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Saturday, September 21, 2013

First the vote, yesterday, and now the stupidity

So the House Republicans did it, just as expected. They voted to send a bill to the Senate stripping 40 billion dollars of spending out of support for the poor for food and the much ballyhooed defunding of "Obamacare."


Fortunately, for the rest of us, sanity still has a hold on the rest of us. This from The New York Times yesterday:

Delay and defund. And default.
That is the House Republicans’ brilliant plan in their last-ditch effort to block implementation of the Affordable Care Act. It is a plan that threatens to grind the government to a halt and wreak havoc on the economy.
If they can’t take over Washington, they’ll shut it down. It’s their way or no way. All or nothing.
This is what has become of a party hijacked by zealots.
It would be tempting to blame all Republicans for this absurdity, but that would be unfair. There are still Republicans who are interested in good governance, but they’re being dragged to the nether regions of nonsensical policy making by younger, more ideological members of Congress, many from safely gerrymandered districts that form virtual echo chambers of irrationality.
Here's where the people still in touch with reality came in, along with Charles Blow, who wrote this piece:
The old guard has warned against the recklessness of the tactics of far-right House Republicans.
John McCain told CNN on Thursday: “In the United States Senate, we will not repeal, or defund, Obamacare. We will not. And to think we can is not rational.”
Senator Richard Burr, Republican of North Carolina, said of the House Republicans’ strategy of threatening a government shutdown to force the defunding of Obamacare, “I think it’s the dumbest idea I’ve ever heard of.”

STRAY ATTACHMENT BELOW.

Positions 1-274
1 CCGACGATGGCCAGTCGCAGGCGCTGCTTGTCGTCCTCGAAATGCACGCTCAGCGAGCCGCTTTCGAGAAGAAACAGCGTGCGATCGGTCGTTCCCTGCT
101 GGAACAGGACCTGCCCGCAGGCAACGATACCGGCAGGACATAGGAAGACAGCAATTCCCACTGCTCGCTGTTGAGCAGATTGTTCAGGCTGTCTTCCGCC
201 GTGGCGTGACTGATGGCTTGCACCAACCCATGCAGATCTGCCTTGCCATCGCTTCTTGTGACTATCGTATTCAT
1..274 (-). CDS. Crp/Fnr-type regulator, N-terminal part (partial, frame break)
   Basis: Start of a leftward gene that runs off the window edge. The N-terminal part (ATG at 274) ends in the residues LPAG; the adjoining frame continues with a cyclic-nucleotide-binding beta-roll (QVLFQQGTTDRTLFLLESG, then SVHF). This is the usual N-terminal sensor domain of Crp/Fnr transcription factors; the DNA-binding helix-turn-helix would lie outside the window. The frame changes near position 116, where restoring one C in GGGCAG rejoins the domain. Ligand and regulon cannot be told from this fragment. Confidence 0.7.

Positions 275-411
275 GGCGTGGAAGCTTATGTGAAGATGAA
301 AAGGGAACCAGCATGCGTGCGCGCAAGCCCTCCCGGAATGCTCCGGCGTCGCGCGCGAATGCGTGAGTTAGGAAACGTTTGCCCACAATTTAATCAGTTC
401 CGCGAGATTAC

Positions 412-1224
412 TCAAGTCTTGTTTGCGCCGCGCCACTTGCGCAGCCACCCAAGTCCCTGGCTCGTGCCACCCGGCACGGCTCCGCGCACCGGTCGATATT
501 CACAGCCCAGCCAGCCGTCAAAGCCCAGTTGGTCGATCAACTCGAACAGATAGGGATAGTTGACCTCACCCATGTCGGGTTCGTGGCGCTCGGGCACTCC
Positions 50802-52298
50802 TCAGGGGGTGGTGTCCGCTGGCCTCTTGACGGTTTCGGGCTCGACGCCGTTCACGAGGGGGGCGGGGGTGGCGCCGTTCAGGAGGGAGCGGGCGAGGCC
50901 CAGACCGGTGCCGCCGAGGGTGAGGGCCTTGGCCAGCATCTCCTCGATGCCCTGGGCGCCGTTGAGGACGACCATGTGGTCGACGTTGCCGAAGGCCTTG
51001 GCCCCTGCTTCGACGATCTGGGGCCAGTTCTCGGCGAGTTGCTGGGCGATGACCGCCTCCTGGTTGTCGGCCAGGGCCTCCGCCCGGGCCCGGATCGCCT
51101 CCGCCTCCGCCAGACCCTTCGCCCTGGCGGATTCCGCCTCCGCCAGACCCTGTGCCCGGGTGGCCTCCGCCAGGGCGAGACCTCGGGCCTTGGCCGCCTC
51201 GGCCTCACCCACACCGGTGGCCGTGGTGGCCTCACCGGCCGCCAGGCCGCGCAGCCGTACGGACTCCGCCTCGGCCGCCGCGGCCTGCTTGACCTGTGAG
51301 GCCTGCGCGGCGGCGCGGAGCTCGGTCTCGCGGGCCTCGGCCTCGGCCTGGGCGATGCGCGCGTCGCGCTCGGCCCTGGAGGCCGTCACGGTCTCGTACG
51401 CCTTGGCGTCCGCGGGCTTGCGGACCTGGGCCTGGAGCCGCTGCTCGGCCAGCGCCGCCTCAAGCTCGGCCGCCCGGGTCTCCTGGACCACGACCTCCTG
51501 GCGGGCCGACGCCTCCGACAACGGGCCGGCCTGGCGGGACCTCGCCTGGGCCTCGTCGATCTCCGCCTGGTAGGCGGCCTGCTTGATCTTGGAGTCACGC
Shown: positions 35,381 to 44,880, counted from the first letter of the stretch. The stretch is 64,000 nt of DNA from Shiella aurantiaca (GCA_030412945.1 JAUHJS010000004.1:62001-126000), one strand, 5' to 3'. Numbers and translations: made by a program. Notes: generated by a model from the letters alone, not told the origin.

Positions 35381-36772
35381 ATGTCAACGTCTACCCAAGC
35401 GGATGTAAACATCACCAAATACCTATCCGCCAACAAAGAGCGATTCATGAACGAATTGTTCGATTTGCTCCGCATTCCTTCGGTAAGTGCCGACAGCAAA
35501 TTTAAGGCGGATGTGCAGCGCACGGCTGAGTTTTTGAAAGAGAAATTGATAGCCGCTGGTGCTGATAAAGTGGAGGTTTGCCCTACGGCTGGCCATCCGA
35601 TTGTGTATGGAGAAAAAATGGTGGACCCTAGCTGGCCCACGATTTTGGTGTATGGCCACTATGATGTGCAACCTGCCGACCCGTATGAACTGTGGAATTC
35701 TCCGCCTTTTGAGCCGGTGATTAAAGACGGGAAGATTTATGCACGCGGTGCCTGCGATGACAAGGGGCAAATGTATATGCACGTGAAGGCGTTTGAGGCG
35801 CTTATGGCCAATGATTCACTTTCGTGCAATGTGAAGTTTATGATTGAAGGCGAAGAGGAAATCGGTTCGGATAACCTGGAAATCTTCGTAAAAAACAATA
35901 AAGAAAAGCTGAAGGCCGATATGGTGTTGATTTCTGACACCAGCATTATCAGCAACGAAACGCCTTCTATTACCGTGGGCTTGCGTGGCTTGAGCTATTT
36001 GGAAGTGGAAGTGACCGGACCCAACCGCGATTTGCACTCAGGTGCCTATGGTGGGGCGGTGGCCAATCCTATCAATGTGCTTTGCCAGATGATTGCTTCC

Senator Jim Risch, Republican of Idaho, has said: "There isn’t anybody that thinks that Obamacare is going to get defunded. It cannot happen.” He added, “It is as impossible as anything can possibly be in Washington, D.C.”
Even Karl Rove struck a rational tone in a Wall Street Journal op-ed published online Wednesday evening, saying:
“Any strategy to repeal, delay or replace the law must have a credible chance of succeeding or affecting broad public opinion positively. The defunding strategy doesn’t. Going down that road would strengthen the president while alienating independents. It is an ill-conceived tactic, and Republicans should reject it.”
But all those pleas seem to have fallen on deaf ears, or at least defiant ones.
On Friday, House Republicans (and two Democrats) passed a spending resolution that would cut all funding for the health care law.
And this is what it all boils down to:
Sometimes in a fight, you just have to know when your opponent has gotten the better of you, limp home and live to fight another day. But the House Republicans prefer a twisted, last-stand view: face sure defeat in a blaze of glory and be remembered for standing up for what you believe in.
If only their stance were honorable. There is no glory in this. This is petty and small. This is vindictive and vainglorious. This is what the end of seriousness looks like.

Here, however, is more truth:


Still more:

“What the Republicans are doing is fighting for tax breaks for billionaires, for the one out of four corporations in America that pays nothing in taxes, and they’re going to war against working families, against kids, against the elderly and the children. And our job has got to be to expose what right-wing extremism is… at a time when the richest people in this country are becoming richer and the middle class is disappearing it is beyond shameful to cut food programs… for people in need… to allow people to go hungry.” --Sen. Bernie Sanders, Indep., VT

It should fail, these attempts from the Republicans. They apparently, likely will fail, too.

It just can't happen soon enough.

Links:  Meet the 217 Republicans Who Voted to Cut Food Stamps Program

Fox's Williams: House Republicans Are "So Dysfunctional ...

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